Spiderhead And A New Era Of Tech Geniuses In Film

There was a period when people who were called “genius” in a film had a distinct style. They were often eccentric, with characteristics based on the 20th Century’s concept of super-intelligence Albert Einstein. In Back to the Future, Doc Brown (Christopher Lloyd) also has Einstein’s hairy grin. In The Fly, Seth Brundle (Jeff Goldblum) shares his habit of wearing the same outfit daily to save brainpower.

Geniuses were typically home tinkerers who were naive and uninterested in the complexities of the day. On the other end of the spectrum, they were post-hippy idealists like Kevin Flynn ( Jeff Bridges) in Tron and who were at odds with corporate villains trying to destroy their dream. But the latest talent to grace our screens is quite a different animal. In actuality, he’s Chris Hemsworth.

For Joseph Kosinski‘s new film, Spiderhead, Hemsworth plays Steve Abnesti, a scientist and pharmaceutical genius who has developed a range of drugs that alter your emotions. On an island, Abnesti tests these drugs on prisoners like Jeff ( Miles Teller), who is enrolled in the program to be free of the traditional prison system.

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When the character of Hemsworth flies in by seaplane to his isolated isle (filmed in Queensland, Australia), it’s obvious that he’s an entirely distinct person from the dull professors of the past. Amnesty is more of an actual Bond villain. The prison he is in is a concrete castle that is designed to look like male genitals. Inside there is an “open door” policy for the prisoners to have snacks, arcade games, and ping-pong in a setting that evokes those mythical offices of tech giants. But, with the Muzika versions of Steely Dan and Abnesti’s motivational messages blaring through the speakers, the space is reminiscent of the hospital scene from The Cuckoo’s Nest.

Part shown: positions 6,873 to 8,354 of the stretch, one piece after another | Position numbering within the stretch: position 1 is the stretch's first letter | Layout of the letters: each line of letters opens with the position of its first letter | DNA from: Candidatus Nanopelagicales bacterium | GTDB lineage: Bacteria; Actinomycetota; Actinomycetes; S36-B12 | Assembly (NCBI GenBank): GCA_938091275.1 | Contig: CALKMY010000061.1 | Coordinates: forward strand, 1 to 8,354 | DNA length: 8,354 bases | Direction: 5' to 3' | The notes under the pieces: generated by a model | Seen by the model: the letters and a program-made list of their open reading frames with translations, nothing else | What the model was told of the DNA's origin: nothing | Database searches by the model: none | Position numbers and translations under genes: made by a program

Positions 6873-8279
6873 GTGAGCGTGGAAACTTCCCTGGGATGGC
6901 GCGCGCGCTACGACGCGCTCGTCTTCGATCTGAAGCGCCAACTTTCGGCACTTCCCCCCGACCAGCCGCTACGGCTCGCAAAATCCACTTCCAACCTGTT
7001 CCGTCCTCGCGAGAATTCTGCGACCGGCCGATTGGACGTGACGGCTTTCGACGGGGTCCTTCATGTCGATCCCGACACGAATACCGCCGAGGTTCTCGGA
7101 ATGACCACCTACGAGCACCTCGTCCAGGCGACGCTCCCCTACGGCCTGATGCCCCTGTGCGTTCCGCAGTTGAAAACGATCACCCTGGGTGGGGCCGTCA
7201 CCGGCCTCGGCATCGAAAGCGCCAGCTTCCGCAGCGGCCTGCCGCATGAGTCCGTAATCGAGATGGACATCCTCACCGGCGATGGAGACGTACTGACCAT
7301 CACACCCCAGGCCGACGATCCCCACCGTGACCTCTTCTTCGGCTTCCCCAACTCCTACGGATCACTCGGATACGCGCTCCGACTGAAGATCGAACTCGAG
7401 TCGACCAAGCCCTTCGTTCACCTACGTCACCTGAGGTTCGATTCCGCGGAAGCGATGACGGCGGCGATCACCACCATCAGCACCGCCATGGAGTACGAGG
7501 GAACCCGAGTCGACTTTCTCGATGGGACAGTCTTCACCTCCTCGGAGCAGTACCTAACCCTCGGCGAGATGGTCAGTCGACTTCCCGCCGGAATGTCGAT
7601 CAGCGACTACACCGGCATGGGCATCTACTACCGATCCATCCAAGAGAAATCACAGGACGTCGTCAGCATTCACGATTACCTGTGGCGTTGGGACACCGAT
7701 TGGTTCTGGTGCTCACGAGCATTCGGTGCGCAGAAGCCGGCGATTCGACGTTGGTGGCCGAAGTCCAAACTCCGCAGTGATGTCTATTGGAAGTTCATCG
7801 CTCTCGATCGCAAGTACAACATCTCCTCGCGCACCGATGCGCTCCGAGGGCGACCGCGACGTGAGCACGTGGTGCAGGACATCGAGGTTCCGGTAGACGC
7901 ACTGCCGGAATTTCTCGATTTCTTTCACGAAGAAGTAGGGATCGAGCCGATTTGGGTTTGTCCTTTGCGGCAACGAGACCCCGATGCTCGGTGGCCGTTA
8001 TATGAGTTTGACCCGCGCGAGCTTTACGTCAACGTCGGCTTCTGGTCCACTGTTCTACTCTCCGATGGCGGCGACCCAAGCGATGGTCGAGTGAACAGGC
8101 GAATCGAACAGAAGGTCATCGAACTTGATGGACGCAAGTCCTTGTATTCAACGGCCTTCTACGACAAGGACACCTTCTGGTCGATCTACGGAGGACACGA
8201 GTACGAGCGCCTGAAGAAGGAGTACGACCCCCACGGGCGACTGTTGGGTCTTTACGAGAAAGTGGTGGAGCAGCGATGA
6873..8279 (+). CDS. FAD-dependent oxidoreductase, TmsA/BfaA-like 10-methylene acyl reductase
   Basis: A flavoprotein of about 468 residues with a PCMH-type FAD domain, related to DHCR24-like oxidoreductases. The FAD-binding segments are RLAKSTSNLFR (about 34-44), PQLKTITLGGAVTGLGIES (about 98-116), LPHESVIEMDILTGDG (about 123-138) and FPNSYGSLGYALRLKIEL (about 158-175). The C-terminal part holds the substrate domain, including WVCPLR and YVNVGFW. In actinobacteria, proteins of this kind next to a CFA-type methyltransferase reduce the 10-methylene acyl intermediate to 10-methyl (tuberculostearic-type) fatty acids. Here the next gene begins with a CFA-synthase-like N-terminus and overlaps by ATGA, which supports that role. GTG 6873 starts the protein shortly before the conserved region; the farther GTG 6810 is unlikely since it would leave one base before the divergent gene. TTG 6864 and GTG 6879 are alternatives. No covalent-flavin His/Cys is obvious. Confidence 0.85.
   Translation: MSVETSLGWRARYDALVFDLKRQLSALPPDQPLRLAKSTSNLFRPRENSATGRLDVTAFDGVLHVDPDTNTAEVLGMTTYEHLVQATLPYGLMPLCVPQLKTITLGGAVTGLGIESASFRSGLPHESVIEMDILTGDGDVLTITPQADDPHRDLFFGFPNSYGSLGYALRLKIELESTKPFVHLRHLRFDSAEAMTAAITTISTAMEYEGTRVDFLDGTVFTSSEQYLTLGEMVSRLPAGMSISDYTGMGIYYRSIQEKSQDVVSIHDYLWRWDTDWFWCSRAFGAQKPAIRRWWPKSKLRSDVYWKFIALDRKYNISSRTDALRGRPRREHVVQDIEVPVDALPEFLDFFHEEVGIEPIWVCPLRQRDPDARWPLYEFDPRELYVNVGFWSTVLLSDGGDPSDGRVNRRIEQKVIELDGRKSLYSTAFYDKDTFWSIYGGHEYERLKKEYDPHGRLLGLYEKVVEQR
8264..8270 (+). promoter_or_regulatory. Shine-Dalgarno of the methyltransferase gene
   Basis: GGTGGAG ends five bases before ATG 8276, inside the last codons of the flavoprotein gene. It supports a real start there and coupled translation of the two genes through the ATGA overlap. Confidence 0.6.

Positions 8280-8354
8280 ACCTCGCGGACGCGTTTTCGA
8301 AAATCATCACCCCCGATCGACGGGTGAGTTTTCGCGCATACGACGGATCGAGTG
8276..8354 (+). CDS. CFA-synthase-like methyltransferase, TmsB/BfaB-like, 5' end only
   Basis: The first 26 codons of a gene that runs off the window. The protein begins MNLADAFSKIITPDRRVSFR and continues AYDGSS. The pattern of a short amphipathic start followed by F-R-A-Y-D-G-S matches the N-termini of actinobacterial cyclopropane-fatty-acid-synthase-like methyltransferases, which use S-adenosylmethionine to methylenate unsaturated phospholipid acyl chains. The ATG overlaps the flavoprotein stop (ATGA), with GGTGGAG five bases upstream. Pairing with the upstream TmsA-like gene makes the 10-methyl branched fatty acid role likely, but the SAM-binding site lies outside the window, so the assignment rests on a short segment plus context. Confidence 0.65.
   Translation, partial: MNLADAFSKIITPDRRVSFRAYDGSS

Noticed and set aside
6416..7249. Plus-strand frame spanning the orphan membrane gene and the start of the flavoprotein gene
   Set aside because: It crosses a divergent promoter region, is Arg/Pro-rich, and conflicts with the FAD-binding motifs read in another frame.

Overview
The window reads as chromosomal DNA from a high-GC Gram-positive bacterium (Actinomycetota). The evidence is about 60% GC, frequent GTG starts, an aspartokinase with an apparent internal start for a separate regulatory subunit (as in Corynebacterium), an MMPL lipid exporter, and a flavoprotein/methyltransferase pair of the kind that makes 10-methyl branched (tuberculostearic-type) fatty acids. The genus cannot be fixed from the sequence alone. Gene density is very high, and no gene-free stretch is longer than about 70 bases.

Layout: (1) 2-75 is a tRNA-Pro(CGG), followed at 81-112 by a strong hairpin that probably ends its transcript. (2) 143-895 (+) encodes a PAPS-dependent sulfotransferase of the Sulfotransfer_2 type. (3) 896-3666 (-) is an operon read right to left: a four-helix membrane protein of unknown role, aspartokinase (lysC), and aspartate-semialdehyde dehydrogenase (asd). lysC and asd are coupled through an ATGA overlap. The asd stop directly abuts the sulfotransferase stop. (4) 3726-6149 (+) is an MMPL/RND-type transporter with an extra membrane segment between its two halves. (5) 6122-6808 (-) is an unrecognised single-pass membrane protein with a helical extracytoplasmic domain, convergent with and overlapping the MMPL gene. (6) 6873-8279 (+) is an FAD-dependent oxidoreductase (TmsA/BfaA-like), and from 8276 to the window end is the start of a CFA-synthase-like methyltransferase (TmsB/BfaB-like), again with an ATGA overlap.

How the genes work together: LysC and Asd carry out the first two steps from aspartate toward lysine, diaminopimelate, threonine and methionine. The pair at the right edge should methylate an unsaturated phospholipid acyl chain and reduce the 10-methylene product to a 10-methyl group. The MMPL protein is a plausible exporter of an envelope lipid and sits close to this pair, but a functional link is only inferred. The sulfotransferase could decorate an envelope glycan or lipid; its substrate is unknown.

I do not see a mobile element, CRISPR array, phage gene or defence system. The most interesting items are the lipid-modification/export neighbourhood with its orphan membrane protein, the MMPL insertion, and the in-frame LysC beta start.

Abnesti certainly isn’t one of those geniuses fighting “the man.” He is the man, but Abnesti doesn’t want anyone to know. He keeps track of birthdays and needles Jeff about when he handed his afro powder. It was a comically passive-aggressive strategy to make himself appear to be a “cool boss.” His self-promotional chants of creating better world echos the words of many tech-savvy leaders of today. He is the untouchable face of the super wealthy -the speedboat, remote home, and the perfect smile, and it covers a middlebrow passion for yacht music and some serious issues with his father. Abnesti is known for his quirky moments, like self-referentially singing Thomas Dolby’s “She Blinded Me with Science” amid an experiment. However, Abnesti is not Doc Brown. All of him seems geared to be ready for the day the company is listed in the market.

Hemsworth is a great choice for the role of Abnesti Hemsworth brings all of his charisma to the character that could be the stereotypical mad scientist. “The beautiful people get away with too much,” He tells Jeff when a beautiful prisoner shows up late for an experiment. He then admits he’s responsible for the same. Oscar Isaac was equally compelling as an individual talent in the film Ex Machina.

In the film, Isaac’s pursuit of artificial intelligence suggests that he was of creating a life for his own pleasure. And then there’s the exact image of a contemporary technology wizard, Tony Stark ( Robert Downey Jr.). Stark is a former weapons hustler with the most exemplary of intentions. However, his overprotective desires often cause tragedies. In fact, Mark Ruffalo‘s sympathetic scientists, Bruce Banner and Louis Read ( The Adam Project), are plagued by emotional issues that threaten their work. The new actors in science roles might be more popular than ever before. However, they’re also more complicated.

In contrast to Thor’s dopey humor, Hemsworth brings driven and shrewdness to Abnesti even though his emotion-altering drugs are unquestionably doubtful. With name brands like “Luvactin,” they have the power to make individuals perceive beauty in places where there isn’t the case or to create extreme fear, all operated by a phone application. The vast military and commercial applications are clear. Abnesti confronts his trusted associate, Verlaine ( Mark Paguio), for being too small-minded when he proposes “Laffodil” be sold to comedy clubs. In the movie’s final moments, after Abnesti’s tactics become more oppressive, Jeff asks Verlaine why they would want to be a part of a group like this. “There are so few geniuses,” is the answer.